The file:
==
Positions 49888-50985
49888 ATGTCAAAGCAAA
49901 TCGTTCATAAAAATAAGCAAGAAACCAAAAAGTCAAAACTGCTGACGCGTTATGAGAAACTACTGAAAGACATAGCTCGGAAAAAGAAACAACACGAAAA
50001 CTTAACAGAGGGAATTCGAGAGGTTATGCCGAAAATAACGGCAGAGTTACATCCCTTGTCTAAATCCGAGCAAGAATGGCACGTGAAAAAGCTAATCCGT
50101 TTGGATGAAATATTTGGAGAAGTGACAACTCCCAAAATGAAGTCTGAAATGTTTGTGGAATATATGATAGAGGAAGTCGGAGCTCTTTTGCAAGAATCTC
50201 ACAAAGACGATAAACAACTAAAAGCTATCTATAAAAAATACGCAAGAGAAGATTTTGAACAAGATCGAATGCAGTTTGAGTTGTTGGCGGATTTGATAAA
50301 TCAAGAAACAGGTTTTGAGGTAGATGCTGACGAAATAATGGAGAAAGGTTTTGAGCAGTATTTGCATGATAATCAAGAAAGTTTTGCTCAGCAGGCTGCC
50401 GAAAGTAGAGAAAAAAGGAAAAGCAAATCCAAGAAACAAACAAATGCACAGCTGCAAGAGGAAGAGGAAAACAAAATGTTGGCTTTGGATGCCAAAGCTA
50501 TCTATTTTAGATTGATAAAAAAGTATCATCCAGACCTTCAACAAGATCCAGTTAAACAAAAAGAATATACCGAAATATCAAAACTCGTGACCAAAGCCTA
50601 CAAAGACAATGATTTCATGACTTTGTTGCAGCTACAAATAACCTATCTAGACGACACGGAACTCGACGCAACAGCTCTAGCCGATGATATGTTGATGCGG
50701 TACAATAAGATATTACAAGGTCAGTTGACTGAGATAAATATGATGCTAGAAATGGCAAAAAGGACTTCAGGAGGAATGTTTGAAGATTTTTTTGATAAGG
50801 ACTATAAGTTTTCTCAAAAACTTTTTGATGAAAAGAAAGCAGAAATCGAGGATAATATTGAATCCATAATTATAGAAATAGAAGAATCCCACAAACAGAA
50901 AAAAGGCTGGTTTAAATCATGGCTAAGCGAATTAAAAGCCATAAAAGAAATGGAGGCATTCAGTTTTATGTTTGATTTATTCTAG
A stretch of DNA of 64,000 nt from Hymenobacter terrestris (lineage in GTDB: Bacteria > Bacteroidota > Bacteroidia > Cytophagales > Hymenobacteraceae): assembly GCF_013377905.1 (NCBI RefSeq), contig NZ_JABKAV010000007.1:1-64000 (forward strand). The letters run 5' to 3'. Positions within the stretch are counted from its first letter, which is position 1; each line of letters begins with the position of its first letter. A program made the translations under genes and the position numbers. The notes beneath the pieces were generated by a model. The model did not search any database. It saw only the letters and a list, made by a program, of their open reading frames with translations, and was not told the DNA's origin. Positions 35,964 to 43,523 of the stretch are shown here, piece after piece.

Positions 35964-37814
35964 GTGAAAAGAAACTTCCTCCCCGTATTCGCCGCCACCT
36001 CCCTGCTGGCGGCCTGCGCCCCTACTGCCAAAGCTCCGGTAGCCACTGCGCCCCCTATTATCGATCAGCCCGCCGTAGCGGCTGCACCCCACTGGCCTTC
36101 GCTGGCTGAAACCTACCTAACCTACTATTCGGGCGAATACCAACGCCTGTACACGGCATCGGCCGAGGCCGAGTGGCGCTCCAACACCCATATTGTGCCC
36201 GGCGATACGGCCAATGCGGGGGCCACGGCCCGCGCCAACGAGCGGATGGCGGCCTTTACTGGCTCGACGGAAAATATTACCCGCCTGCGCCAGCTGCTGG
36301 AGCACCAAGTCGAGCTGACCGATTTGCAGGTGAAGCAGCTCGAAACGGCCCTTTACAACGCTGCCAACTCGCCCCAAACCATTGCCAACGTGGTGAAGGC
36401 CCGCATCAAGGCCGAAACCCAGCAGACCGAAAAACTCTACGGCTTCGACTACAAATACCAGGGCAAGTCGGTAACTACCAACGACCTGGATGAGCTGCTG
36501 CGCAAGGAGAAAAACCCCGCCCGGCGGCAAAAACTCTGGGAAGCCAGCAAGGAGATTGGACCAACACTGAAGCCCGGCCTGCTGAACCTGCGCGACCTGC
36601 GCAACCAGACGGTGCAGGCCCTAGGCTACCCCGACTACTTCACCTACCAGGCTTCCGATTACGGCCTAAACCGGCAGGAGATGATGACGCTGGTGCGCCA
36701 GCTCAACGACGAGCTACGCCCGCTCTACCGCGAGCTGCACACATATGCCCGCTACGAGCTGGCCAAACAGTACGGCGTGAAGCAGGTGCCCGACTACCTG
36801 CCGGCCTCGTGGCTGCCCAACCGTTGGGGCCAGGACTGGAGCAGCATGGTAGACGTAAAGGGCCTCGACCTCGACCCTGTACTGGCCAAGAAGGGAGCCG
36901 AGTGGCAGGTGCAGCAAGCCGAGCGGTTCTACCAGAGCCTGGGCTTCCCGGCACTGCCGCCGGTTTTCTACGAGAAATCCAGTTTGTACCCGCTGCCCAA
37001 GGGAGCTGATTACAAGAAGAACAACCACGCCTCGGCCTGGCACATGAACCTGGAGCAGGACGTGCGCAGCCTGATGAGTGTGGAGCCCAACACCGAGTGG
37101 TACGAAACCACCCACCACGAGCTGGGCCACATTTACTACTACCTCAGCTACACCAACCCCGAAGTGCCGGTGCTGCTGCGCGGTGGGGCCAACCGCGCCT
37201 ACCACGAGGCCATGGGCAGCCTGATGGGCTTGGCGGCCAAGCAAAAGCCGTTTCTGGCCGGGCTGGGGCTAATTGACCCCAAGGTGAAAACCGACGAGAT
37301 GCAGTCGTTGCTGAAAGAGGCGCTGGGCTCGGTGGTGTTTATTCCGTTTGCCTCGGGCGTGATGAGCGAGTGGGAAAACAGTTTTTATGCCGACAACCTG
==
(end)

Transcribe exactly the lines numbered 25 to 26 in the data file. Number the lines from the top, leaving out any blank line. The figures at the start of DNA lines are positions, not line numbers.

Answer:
36801 CCGGCCTCGTGGCTGCCCAACCGTTGGGGCCAGGACTGGAGCAGCATGGTAGACGTAAAGGGCCTCGACCTCGACCCTGTACTGGCCAAGAAGGGAGCCG
36901 AGTGGCAGGTGCAGCAAGCCGAGCGGTTCTACCAGAGCCTGGGCTTCCCGGCACTGCCGCCGGTTTTCTACGAGAAATCCAGTTTGTACCCGCTGCCCAA